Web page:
A happy family lifestyle is based and starts with healthy eating. From watching the family’s nutritional aspect to controlling eating habits as well as involving kids in decision making on matters food, a well fed family is a happy one. Do not starve your family, set goals and plan well for grocery options.
Without a healthy go-to option for each, you’re far more likely to make bad spur-of-the-moment grabs. Plus, having a staple of one or two healthy usuals makes grocery shopping easier. And if you try to restrict them, you’ll actually cause your child to crave them more. But if you don’t buy the sweets to begin with, kids won’t even miss them. Keep good-news snacks on hand (like nuts and pretzels) and fruit and veggies washed and chopped in your fridge.
Talk to your kids about smart-eating goals, and encourage them to call you out if you grab junk food. It makes them feel like part of the solution, instead of feeling singled out as the only ones who have to follow healthy-eating rules. When families come together to eat, they create an emotional harmony that I think is pretty sacred for long-term health.” If evenings don’t work, turn breakfast into your family sit-down instead.
To stay at a healthy weight, you have to eat, not starve yourself. “If you don’t fuel up regularly, you’ll become insatiably hungry, causing the ‘hunger’ hormone, ghrelin, to spike,” Dr. Oz says. “The problem is, it takes a half-hour for that hormone to return to normal once you start to eat, but in that 30 minutes you’ll likely chow through many more calories than if you hadn’t eaten on an empty stomach.”
Sourced From: http://www.health.com/health/gallery/0,,20307339,00.html
Physical activity and good family nutrition go hand in hand. Children and adults alike should engage in activity for 60 minutes daily if they aim at achieving a healthy family life. This is important for all the members of the family, especially for the young ones who need exercise for fitness.
According to the document 2008 Physical Activity Guidelines for Americans by the U.S. Department of Health and Human Services, children and adults should engage in physical activities for 60 minutes each day. This is especially important for young children and adolescents–to ensure they continue to build strong bones and muscles.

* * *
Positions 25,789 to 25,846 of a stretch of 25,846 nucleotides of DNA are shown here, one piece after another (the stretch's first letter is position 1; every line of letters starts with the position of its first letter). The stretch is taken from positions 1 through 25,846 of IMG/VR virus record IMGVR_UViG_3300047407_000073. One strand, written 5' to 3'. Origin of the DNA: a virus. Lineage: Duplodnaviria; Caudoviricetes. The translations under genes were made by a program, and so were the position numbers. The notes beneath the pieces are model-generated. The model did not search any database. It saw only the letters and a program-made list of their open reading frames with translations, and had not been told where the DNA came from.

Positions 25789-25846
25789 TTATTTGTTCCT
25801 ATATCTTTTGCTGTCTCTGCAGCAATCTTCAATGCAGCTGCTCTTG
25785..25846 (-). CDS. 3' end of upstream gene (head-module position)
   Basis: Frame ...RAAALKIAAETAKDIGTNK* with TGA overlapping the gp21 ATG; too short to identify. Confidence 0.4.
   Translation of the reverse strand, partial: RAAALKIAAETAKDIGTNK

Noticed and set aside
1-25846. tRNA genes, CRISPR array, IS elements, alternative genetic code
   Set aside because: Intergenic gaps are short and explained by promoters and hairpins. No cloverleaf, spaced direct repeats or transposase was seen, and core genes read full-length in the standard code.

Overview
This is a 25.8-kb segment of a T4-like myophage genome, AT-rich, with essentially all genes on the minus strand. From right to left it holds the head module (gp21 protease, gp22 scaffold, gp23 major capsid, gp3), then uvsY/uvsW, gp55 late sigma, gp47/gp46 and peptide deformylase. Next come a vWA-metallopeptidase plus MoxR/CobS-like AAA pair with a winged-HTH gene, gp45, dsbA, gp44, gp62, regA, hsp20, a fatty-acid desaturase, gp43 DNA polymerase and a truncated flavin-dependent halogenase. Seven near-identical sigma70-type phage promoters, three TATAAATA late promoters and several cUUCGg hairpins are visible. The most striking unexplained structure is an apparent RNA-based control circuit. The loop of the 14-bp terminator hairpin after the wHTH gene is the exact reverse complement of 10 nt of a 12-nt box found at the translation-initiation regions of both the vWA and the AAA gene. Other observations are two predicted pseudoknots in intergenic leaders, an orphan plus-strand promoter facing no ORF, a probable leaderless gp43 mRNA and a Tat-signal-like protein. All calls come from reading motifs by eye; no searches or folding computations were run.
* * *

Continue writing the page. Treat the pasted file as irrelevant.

Choose one or two activities to participate in each day. One simple activity you can do together is to take a walk after dinner. Walking is an excellent way to help digest a meal and strengthen muscles, and it provides an opportunity to share about each other’s day. List the activities on your calendar and mark off each day’s activities together so everyone can look forward to the next day’s activities.
One way to track your family’s fitness goals is to write them down and put them on the refrigerator or in some other highly visible location. Review your goals periodically. After a goal has been met, set a new goal to work toward. Remember: The most important goal is for all family members to participate in physical activities regularly, so it’s important that any goals you set are attainable and that everyone is motivated to work toward them.
Parents are usually at the front line when it comes to family affairs. The decision on what to be done and how it should be done depends largely on them. Parents should thus watch carefully what they provide for their kids when it comes to diet and teach them on what to do and how to do it best.
We shop for, prepare and cook the food for our family. We are the ones who decide what arrives on our children’s plate. The more children are exposed to certain foods, the more likely they are to accept them into their diet. Children are more likely to be vegetable-eaters if there are lots of vegetables available in the home.
Research has shown that when parents set firm boundaries around food – that is, unhealthy foods are occasional treats, and they don’t give in to their children’s pestering – children grow up with healthier food habits. It’s about being loving and responsive to our kids needs without allowing them to run the food show.
Our children are keen observers of the way we eat and what we eat. Every time we prepare a meal or eat vegetables or grab a quick snack, we are showing our children how to eat. They are watching what we choose to eat and how we choose to eat it.